• 1909 Peruvian Infantry Rifle (Mfg by Mauser-Werke A.G. Oberndorf a/N.)

    1909 Peruvian Infantry Rifle
    (Mfg in 1910-1914 by Waffenfabrik Mauser - Oberndorf A/N)

    "All Matching Serial Numbers, except bolt (unissued rifle)"


    (Click PIC to Enlarge)



    Caliber: ........................ 7.65 x 53mm
    Rifling & Twist: .............. 4 groove, right hand twist.
    Barrel Length: ............... 29.13 in.
    Overall Length: .............. 49.2 in.
    Weight: ........................ 9.0 lbs.
    Magazine Capacity: ........ 5 rounds
    Qty Mfg: ....................... 50,000 (1910-1914)

    Source: .... Mauser Military Rifles of the World (4th ed.) (2006) - ISBN-13: 978-0-89689-296-5


    1909 Peruvian Infantry Rifle

    (21 picture virtual tour)
    Observations: (by "Claven2")
    Note: Pics of rifle provided courtesy of Milsurps.com member "Longbranch*".


    Between 1910 and 1914, Peru purchased approximately 50,000 M1909 military Mausers from Mauser Werke in Germany. These purchases were ended by the commencement of the First World War as Mauser's production was entirely diverted to the German war effort.

    The M1909 is, in essence, and export version of the Gewehr 98 used in the Imperial German Army. There are, however, some notable differences. The M1909 uses a bolt stop that forms part of charger guide system, similar to that found on the Argentine M1909 Mauser. The bayonet lug is designed to accept the unique S98 Peruvian bayonet. Despite being made in 1910 and later, the rifles are fitted with the earlier 1904-style heavy cocking piece. The receiver ring is slightly longer than on a standard Gewehr 98 and several features also vary slightly in dimension from the accepted G98 pattern.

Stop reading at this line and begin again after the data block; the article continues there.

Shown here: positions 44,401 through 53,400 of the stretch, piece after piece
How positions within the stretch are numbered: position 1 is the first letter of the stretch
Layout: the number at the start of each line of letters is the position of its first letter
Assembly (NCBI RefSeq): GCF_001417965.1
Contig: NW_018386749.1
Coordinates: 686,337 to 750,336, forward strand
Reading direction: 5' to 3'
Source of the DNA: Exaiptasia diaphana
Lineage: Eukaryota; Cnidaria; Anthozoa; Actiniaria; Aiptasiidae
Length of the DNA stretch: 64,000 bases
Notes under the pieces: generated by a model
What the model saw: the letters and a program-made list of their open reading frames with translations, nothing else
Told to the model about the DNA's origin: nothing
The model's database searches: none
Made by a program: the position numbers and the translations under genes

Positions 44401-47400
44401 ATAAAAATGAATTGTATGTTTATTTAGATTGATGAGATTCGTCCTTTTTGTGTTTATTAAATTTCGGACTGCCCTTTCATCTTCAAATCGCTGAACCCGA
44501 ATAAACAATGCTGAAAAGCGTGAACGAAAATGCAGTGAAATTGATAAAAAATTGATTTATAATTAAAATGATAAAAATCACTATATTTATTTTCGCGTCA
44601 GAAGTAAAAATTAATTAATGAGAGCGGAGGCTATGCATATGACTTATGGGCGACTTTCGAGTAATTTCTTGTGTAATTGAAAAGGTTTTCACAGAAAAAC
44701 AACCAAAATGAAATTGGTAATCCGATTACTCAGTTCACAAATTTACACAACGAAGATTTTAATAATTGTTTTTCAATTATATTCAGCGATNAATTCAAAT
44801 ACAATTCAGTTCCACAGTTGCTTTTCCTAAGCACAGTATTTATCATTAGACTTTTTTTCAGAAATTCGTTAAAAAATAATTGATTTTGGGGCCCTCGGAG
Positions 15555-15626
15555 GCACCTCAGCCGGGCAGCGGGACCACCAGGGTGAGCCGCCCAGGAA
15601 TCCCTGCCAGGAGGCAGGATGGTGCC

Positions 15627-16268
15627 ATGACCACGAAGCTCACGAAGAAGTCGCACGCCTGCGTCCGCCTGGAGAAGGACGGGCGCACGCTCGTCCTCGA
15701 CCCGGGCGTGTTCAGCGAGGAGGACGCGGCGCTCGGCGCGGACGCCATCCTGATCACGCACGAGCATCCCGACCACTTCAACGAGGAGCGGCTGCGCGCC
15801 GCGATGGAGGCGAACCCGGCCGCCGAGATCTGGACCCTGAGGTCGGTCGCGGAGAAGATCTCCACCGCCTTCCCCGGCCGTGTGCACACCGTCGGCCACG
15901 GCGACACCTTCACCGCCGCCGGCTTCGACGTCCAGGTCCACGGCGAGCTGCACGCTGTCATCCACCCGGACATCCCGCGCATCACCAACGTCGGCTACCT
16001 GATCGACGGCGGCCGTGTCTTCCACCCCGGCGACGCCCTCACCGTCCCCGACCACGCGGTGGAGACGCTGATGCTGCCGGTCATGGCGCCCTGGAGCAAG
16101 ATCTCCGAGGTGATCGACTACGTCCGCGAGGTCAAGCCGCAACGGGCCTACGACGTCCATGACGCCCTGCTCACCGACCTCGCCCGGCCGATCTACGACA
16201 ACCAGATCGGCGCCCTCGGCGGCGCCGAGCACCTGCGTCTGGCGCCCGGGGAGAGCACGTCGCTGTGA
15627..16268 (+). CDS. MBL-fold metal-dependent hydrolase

Collector's Comments and Feedback:

    The Peruvian M1909 is not a commonly encountered South-American Mauser variant. Additionally, most of the examples encountered will not be in unissued condition - many having seen long years of service. It is very common to encounter examples with the receiver ring scrubbed of the Peruvian crest. It is possible that this defacing took place after the longstanding power of the government (oligarchy) came to an abrupt end in the 1968 military revolution (coup).

    M1909's encountered in excellent condition and bearing the original unaltered crest are a rarity and should be recognized as such by the savvy collector. Obviously, premium prices will be the norm for these unaltered rifles.
    .......... (Feedback by "Claven2")
    This article was originally published in forum thread: 1909 Peruvian Infantry Rifle (Mfg by Mauser-Werke A.G. Oberndorf a/N.) started by Badger View original post
Avoid Ads - Become a Contributing Member - Click HERE